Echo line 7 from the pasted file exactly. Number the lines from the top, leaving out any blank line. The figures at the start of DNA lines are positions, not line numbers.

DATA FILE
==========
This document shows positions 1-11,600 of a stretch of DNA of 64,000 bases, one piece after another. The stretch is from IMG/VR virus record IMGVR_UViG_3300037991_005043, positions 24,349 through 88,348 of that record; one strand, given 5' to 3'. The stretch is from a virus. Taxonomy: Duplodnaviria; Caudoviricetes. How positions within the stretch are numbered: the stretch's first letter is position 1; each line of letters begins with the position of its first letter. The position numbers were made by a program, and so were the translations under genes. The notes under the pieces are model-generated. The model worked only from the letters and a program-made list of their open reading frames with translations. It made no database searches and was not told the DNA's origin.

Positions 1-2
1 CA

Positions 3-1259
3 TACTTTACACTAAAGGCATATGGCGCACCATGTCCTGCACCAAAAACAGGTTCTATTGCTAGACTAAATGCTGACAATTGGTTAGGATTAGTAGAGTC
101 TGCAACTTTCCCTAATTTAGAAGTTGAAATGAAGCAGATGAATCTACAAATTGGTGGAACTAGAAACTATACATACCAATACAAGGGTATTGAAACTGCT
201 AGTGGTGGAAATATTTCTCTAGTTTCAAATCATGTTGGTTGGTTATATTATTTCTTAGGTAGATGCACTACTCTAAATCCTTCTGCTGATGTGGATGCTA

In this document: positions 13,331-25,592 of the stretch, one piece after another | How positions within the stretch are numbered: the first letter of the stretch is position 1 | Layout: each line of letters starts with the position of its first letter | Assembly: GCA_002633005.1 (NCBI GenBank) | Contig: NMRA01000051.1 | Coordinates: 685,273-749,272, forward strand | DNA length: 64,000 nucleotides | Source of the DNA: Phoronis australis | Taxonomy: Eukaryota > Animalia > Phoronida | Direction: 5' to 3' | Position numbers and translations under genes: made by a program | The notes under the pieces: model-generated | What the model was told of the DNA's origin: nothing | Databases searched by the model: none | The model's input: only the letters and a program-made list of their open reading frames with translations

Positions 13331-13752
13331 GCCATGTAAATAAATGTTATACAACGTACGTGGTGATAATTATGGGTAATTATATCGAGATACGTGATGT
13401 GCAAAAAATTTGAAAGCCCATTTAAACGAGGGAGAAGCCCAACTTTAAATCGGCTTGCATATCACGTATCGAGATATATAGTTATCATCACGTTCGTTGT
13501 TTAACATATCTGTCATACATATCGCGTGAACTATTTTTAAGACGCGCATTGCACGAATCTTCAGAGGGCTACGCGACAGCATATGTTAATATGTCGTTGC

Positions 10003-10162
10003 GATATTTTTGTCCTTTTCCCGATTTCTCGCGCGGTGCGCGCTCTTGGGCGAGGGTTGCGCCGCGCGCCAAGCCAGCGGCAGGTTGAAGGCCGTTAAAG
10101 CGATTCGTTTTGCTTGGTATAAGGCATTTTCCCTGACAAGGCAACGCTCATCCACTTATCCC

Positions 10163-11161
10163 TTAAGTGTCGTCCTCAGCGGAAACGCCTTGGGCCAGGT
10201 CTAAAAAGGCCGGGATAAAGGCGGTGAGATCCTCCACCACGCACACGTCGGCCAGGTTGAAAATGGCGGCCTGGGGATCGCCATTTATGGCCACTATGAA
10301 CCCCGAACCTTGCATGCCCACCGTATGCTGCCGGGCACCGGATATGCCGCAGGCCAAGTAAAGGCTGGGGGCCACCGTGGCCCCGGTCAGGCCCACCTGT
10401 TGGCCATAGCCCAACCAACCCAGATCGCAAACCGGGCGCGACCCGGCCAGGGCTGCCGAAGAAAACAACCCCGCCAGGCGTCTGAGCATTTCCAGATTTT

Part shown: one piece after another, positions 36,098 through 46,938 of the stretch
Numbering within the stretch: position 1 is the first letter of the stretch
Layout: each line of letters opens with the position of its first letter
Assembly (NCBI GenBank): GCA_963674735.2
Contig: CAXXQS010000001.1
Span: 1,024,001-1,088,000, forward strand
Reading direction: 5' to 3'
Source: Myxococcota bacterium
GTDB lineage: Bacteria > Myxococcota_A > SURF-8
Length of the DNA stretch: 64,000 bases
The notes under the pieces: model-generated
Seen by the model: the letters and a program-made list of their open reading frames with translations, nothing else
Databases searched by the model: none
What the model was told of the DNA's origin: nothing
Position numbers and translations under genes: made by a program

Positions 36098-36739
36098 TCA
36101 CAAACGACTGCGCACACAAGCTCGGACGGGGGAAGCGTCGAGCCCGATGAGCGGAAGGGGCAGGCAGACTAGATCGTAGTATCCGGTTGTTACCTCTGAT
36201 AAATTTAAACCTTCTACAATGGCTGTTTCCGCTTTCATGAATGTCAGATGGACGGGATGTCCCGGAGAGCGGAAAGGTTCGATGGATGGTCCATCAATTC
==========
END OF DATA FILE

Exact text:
201 AGTGGTGGAAATATTTCTCTAGTTTCAAATCATGTTGGTTGGTTATATTATTTCTTAGGTAGATGCACTACTCTAAATCCTTCTGCTGATGTGGATGCTA